|Encyclopaedia Britannica 11th Edition||Public Domain via Project Gutenberg|
(1754-1793), who assumed the name of de Warville, a celebrated French Girondist, was born at Chartres, where his father was an inn-keeper, in January 1754. Brissot received a good education and entered the office of a lawyer at Paris. His first works, Théorie des lois criminelles (1781) and Bibliothèque philosophique du législateur (1782), were on the philosophy of law, and showed how thoroughly Brissot was imbued with the ethical precepts of Rousseau. The first work was dedicated to Voltaire, and was received by the old philosophe with much favour. Brissot became known as a facile and able writer, and was engaged on the Mercure, on the Courrier de l'Europe, and on other papers. Ardently devoted to the service of humanity, he projected a scheme for a general concourse of all the savants in Europe, and started in London a paper, Journal du Lycée de Londres, which was to be the organ of their views. The plan was unsuccessful, and soon after his return to Paris Brissot was lodged in the Bastille on the charge of having published a work against the government. He obtained his release after four months, and again devoted himself to pamphleteering, but had speedily to retire for a time to London. On this second visit he became acquainted with some of the leading Abolitionists, and founded later in Paris a Société des Amis des Noirs, of which he was president during 1790 and 1791. As an agent of this society he paid a visit to the United States in 1788, and in 1791 published his Nouveau Voyage dans les États-Unis de l'Amerique Septentrionale (3 vols.).
From the first, Brissot threw himself heart and soul into the Revolution. He edited the Patriote français from 1789 to 1793, and being a well-informed and capable man took a prominent part in affairs. Upon the demolition of the Bastille the keys were presented to him. Famous for his speeches at the Jacobin club, he was elected a member of the municipality of Paris, then of the Legislative Assembly, and later of the National Convention. During the Legislative Assembly his knowledge of foreign affairs enabled him as member of the diplomatic committee practically to direct the foreign policy of France, and the declaration of war against the emperor on the 20th of April 1792, and that against England on the 1st of July 1793, were largely due to him. It was also Brissot who gave these wars the character of revolutionary propaganda. He was in many ways the leading spirit of the Girondists, who were also known as Brissotins. Vergniaud certainly was far superior to him in oratory, but Brissot was quick, eager, impetuous, and a man of wide knowledge. But he was at the same time vacillating, and not qualified to struggle against the fierce energies roused by the events of the Revolution. His party fell before the Mountain; sentence of arrest was passed against the leading members of it on the 2nd of June 1793. Brissot attempted to escape in disguise, but was arrested at Moulins. His demeanour at the trial was quiet and dignified; and on the 31st of October 1793 he died bravely with several other Girondists.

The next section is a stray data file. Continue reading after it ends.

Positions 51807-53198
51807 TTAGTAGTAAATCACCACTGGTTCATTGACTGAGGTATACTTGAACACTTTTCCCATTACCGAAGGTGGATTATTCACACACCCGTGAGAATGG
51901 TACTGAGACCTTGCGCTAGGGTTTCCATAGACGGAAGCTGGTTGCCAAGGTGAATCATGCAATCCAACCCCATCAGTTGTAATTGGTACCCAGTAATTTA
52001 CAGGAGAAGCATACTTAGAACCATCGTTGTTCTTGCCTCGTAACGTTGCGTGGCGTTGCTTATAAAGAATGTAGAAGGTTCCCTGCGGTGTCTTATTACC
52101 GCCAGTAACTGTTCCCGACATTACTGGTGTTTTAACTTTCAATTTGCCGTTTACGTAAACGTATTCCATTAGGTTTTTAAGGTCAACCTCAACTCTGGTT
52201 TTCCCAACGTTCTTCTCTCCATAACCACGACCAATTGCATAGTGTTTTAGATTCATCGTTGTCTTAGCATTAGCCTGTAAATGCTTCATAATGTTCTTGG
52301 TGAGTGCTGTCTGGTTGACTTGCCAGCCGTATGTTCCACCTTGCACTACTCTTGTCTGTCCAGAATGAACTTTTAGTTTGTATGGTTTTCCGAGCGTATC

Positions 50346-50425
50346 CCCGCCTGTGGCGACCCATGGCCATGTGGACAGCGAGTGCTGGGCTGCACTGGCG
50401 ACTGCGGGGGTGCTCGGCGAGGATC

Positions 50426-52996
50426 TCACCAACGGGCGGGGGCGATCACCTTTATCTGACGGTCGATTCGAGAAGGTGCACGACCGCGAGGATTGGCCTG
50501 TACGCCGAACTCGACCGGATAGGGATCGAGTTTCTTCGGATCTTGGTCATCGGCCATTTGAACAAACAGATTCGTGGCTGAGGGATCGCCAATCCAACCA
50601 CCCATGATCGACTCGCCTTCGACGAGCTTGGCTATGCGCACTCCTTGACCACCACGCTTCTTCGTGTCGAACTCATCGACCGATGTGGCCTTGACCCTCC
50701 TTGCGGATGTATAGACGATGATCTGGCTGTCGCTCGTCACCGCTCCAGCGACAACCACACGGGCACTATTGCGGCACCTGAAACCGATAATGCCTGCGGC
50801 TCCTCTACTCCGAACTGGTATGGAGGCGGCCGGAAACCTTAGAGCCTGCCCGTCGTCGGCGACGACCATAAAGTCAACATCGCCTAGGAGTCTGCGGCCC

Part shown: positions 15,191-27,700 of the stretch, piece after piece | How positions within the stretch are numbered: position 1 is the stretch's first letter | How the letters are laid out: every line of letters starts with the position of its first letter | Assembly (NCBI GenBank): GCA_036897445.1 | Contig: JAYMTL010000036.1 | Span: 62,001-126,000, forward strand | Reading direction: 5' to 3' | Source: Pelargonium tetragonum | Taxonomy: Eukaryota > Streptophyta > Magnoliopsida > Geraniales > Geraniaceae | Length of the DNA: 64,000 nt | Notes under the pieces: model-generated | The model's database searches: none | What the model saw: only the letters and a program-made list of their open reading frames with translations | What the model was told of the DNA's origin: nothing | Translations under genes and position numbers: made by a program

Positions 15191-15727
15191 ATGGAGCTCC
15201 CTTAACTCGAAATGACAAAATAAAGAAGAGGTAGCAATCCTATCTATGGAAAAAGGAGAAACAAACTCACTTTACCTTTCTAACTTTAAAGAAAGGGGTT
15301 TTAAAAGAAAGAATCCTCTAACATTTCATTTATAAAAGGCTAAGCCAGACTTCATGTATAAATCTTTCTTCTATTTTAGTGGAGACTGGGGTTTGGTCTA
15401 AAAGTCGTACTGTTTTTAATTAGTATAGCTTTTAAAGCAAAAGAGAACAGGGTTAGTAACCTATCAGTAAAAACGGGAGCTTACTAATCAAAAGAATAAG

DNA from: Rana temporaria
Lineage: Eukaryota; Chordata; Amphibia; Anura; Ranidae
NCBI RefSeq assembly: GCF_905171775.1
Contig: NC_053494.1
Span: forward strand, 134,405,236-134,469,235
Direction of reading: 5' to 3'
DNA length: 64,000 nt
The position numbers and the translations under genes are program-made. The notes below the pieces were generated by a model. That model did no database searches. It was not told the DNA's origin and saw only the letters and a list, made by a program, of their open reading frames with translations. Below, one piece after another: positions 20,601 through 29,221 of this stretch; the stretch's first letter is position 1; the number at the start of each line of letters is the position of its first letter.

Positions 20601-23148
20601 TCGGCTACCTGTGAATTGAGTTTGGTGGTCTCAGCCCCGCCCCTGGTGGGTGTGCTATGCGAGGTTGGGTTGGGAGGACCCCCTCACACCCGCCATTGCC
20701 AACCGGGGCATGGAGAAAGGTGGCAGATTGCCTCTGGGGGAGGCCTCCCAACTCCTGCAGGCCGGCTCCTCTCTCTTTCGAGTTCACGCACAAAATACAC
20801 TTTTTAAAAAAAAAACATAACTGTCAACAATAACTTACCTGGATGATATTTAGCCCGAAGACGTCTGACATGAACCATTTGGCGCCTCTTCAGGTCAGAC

See Mémoires de Brissot, sur ses contemporains et la Révolution française, published by his sons, with notes by F. de Montrol (Paris, 1830); Helena Williams, Souvenirs de la Révolution française (Paris, 1827); F. A. Aulard, Les Orateurs de la Législative et de la Convention 2nd ed., (Paris, 1905); F. A. Aulard, Les Portraits littéraires à la fin du XVIIIe siècle, pendant la Révolution (Paris, 1883).